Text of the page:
The failed experiment of privatization in Michigan

Our friends at Progress Michigan have just done something good. They’ve invested in a Robert Reich sound-alike to explain, in easy to understand terms, the true costs of privatization in Michigan. As fond as I am of my painstakingly-detailed and painfully-long rants on the subject, like my recent piece on the privatization of Michigan’s prison food service industry, the truth is, a four-minute video is infinitely more effective when it comes to conveying the importance of the subject matter, and the threat we’re facing from those, like Governor Snyder, who would like to see all public services privatized. And this, of course, is in spite of the evidence, which shows that, more often that not, costs have risen, quality has dropped, and corruption has increased, when we’ve handed these critical parts of Michigan’s infrastructure over to private hands… Here’s the video. If you like it, please pass it along to your friends.

Speaking of Aramark, the prison food vendor that was recently found to have been serving maggot-contaminated food to Michigan’s prisoners, it’s now being reported that the Snyder administration quietly forgave the $98,000 fine that had been levied against them by the State. And Democratic gubernatorial candidate Mark Schauer, among others, is wondering why. In fact, Schauer is requesting that Snyder release all emails relating to Aramark, so that we might have a better understanding of what happened. “Schauer also called on Snyder,” according to the Detroit Free Press, “to immediately disclose whether Aramark Correctional Services of Philadelphia or any of its officials had donated to the New Energy to Reinvent and Diversify (NERD) fund, a Snyder nonprofit fund that accepted undisclosed corporate donations and which Snyder announced in October he was disbanding.”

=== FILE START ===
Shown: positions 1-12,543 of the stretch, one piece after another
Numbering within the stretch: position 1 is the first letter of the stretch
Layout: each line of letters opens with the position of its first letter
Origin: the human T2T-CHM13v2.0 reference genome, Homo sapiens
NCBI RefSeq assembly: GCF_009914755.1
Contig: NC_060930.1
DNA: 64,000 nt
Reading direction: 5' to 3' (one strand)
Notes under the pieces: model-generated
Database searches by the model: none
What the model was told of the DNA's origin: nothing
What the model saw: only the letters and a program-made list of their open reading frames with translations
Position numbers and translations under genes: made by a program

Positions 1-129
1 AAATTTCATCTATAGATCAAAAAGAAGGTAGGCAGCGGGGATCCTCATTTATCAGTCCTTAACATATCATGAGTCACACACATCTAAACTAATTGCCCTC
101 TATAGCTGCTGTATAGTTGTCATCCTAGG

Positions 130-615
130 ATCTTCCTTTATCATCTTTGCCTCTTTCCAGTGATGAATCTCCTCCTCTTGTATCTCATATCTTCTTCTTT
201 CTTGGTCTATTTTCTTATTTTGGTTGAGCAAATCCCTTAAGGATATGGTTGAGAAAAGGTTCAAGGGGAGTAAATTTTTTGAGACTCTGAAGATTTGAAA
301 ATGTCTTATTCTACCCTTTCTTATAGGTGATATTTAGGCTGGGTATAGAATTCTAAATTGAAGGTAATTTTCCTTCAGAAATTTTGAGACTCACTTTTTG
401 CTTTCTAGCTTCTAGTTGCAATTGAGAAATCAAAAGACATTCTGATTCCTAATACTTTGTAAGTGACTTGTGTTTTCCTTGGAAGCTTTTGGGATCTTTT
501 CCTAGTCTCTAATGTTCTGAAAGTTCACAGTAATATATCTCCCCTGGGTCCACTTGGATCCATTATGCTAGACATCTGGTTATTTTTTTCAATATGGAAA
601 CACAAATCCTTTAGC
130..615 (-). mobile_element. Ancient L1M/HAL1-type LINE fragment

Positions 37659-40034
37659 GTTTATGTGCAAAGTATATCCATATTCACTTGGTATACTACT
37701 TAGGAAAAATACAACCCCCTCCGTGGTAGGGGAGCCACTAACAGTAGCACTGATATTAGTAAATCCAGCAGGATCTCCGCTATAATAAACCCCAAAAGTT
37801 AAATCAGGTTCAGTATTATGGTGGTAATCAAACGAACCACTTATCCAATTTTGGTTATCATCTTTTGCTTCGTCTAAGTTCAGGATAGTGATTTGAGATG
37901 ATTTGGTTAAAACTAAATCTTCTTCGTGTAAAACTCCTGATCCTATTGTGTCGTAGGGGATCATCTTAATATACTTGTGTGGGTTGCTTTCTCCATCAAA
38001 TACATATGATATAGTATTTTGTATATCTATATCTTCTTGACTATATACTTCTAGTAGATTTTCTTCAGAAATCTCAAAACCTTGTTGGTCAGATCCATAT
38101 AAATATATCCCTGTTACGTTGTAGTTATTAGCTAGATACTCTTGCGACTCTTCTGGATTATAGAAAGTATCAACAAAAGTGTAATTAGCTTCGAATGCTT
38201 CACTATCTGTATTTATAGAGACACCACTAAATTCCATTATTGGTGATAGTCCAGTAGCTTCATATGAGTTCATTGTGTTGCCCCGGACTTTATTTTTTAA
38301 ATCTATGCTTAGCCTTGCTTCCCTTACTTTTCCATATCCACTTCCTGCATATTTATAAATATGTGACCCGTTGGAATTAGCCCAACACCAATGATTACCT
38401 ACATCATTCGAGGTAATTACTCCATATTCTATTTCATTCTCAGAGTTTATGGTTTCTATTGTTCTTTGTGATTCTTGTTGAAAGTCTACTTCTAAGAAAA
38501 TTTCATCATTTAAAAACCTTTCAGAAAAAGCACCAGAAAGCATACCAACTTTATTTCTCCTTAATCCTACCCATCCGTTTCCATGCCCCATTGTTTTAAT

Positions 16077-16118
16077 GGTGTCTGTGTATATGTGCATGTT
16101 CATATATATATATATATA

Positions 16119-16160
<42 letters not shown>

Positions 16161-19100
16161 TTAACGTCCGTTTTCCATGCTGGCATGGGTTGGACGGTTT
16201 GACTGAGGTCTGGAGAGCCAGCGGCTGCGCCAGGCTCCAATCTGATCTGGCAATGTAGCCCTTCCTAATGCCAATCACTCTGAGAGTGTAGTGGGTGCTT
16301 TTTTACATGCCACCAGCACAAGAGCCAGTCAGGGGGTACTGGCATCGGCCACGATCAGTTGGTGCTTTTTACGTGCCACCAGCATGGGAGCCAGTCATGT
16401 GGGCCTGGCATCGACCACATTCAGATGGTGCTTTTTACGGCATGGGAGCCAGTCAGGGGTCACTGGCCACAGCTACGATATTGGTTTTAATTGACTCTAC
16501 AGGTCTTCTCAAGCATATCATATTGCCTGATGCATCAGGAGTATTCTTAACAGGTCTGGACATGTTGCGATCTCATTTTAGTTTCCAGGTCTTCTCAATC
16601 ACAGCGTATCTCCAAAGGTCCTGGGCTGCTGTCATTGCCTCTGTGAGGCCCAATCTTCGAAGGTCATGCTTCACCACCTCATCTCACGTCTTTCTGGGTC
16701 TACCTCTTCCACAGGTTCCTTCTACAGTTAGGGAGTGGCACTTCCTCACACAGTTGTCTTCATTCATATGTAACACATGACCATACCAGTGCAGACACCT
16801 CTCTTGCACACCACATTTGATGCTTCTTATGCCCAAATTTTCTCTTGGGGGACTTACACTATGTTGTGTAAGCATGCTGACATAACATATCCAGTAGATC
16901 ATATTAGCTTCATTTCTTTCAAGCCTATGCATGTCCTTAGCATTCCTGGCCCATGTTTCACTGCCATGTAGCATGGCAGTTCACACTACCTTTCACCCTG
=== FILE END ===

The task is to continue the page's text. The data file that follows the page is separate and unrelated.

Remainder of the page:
Could it be that Snyder quietly forgave the $98,000 penalty because Aramark had been depositing big checks in his super secret NERD fund in the run up to this November’s race against Schauer, who, coincidentally, is now beating him in the polls? I guess we’ll have to wait and see. Regardless, though, I think it’s safe to say that Snyder has been dishonest at best, in that he’s given the impression that his administration has been taking a hard line against Aramark, to the tune of $98,000, when, in fact, that wasn’t the case.

In related news, Snyder has refused to set a time to debate Schauer, which, I think, speaks volumes.

[It should be noted that, while the $98,000 fine against Aramark was descended, there are still other fines against the company that have not been.]

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  1. Posted September 14, 2014 at 8:24 pm | Permalink


  2. Frosted Flakes
    Posted September 14, 2014 at 9:03 pm | Permalink

    Farming, culinary arts, food service, and all the other domestic arts should be performed by inmates and not “hired out”.

  3. Posted September 15, 2014 at 4:07 am | Permalink

    “Domestic arts”

    Since when is providing food for hundreds of people living in an institutional environment on a daily basis done in the home?

    While I understand the point, the word choice is strange.

  4. Frosted Flakes
    Posted September 15, 2014 at 6:18 am | Permalink

    I like the word choice because inmates should be given opportunities to make their prisons more homelike and less institutional. DIY home making would help with rehabilitation and life/ job skills.

  5. Sam Singh by proxy
    Posted September 15, 2014 at 6:22 am | Permalink

    When news broke that Aramark got off the hook for almost $100,000 in fines, I was shocked.

    As a member of the Appropriations Committee, I feel like I was misled to think that Aramark had been punished for their many mistakes, but that was far from the truth.

    When my colleagues and I asked tough questions about the Aramark contract, we were reassured that corrective action was being taken. To now hear from media reports that the fine was cancelled five months ago under pressure from the Governor’s office is a gut punch.

    Report after report over the summer reiterated the fine that was imposed and the Governor’s office never corrected it.

    Now I’m left with questions: Why is there no accountability with Aramark? Why were Democratic members of the Subcommittee on Corrections not informed of the cancellation? Why did the Governor’s office not correct media reports? Were they intentionally deceiving the public, media, and legislators?